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5. Requiem for a Dream by Hubert Selby Jr. | 1978

Requiem for a DreamThis one is pretty heavy. While the Darren Aronofsky film adaptation is a harrowing visceral experience, Selby’s novel captures the emotional heart of the story—the relationship between drug addicts Harry and Marion. While hyperbolic at times, the book shows the toll that drug addiction can take on a promising future and how it can warp the love between two people into something toxic. It’s not an easy read, but it’s a good one.—JK

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6. The Impossible | 2012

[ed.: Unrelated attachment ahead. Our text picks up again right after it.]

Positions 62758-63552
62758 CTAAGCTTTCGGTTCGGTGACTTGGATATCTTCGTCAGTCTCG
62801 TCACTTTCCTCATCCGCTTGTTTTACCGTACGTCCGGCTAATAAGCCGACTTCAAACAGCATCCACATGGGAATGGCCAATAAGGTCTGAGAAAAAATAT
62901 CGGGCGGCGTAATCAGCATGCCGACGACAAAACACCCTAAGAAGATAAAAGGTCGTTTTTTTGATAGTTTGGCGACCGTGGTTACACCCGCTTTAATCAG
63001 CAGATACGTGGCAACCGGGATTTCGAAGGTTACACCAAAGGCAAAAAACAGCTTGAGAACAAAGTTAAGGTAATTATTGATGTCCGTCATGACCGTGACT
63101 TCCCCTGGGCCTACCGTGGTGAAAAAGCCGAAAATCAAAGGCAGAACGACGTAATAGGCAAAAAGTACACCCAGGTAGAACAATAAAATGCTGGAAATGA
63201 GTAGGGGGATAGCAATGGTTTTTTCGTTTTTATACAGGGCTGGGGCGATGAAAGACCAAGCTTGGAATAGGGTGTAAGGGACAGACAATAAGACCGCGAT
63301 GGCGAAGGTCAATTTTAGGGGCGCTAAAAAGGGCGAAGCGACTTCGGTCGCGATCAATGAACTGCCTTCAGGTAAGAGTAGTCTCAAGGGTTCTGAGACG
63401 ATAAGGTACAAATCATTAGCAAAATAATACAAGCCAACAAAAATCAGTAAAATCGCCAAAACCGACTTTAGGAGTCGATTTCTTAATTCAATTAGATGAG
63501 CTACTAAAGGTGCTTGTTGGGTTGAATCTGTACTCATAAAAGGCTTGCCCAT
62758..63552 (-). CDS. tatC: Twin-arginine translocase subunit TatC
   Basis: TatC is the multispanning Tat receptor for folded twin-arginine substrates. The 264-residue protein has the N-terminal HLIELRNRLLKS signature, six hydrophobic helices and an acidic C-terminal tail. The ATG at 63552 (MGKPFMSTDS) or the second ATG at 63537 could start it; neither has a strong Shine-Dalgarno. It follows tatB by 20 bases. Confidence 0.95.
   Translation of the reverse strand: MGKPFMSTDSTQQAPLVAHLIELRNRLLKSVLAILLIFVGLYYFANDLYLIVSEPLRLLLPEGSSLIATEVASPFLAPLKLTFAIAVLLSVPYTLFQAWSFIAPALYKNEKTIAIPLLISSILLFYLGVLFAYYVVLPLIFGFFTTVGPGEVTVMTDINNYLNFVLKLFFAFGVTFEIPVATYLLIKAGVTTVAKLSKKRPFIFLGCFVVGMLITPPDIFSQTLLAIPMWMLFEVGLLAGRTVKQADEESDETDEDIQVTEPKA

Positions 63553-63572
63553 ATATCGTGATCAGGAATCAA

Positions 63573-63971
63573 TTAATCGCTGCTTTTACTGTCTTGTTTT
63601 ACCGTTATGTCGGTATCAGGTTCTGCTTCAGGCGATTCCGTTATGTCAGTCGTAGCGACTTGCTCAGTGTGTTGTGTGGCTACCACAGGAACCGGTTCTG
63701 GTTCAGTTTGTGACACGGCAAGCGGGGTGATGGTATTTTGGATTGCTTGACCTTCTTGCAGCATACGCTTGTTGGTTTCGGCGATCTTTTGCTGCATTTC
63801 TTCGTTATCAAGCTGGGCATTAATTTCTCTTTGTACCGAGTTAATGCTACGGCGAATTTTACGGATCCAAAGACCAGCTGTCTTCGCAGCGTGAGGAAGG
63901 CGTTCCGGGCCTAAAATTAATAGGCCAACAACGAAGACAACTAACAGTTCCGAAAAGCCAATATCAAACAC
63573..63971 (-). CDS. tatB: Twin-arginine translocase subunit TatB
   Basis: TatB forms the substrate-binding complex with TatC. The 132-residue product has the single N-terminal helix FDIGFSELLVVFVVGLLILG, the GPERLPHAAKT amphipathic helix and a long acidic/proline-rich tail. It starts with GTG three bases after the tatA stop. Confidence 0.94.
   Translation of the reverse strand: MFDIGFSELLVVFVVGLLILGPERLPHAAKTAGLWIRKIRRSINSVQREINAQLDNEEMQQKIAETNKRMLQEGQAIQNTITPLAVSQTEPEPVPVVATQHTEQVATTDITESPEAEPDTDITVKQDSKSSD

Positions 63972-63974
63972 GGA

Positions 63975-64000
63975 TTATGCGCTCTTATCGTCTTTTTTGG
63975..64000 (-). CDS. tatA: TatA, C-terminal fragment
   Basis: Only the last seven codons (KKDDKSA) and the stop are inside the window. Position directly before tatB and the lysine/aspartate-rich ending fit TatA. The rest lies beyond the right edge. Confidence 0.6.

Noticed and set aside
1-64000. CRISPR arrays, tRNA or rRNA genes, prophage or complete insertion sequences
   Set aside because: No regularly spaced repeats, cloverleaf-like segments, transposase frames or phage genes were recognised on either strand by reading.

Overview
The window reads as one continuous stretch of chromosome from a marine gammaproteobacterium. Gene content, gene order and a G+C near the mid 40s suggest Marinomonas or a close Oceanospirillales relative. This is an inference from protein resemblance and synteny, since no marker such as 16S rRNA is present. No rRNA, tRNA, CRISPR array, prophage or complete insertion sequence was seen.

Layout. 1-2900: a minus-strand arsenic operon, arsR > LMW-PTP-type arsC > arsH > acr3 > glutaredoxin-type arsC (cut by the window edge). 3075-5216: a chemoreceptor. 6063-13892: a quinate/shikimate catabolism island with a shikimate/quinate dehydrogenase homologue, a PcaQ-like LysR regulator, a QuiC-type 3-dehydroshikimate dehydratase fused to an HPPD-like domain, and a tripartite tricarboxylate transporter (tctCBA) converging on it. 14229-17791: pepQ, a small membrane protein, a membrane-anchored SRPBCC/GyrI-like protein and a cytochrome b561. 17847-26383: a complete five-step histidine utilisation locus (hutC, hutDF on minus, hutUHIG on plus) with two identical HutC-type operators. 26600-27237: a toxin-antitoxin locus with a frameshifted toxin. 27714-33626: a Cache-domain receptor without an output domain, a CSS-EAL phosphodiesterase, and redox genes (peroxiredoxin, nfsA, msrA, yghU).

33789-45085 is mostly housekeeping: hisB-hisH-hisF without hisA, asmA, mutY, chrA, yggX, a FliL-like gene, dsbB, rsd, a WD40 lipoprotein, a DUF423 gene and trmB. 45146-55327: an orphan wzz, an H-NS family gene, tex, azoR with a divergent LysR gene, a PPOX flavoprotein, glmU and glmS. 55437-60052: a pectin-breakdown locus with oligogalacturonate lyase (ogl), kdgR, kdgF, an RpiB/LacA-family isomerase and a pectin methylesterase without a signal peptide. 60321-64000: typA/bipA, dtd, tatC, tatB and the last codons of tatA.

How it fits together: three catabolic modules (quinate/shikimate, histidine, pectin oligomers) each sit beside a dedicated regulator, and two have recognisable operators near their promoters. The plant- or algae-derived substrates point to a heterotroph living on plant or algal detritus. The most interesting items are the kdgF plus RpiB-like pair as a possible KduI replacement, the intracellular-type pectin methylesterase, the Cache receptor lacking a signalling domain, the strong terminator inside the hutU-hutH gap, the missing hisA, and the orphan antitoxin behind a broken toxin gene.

NAOMI WATTS and TOM HOLLAND star in THE IMPOSSIBLE

Chances are, if just the trailer alone for a film chokes you up, the movie is going to be a powerhouse. Have tissues handy for this one. Seriously, when my mother and sister and I went to the theater for this true story of a tourist family caught in the 2004 tsunami that struck Thailand, we went prepared with a whole box. And we needed them. Naomi Watts received an Oscar nod for her role as the matriarch of a family that gets separated when the Indian Ocean rises up and batters the coast: the unflinching, 10-minute scene is terrifyingly realistic. Their journey to reconnect with one another is harrowing, gut-wrenching, heart-breaking—but by the end, the tears (and there are so. many. tears.) are happy ones.—DT

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7. For Whom the Bell Tolls by Ernest Hemingway | 1940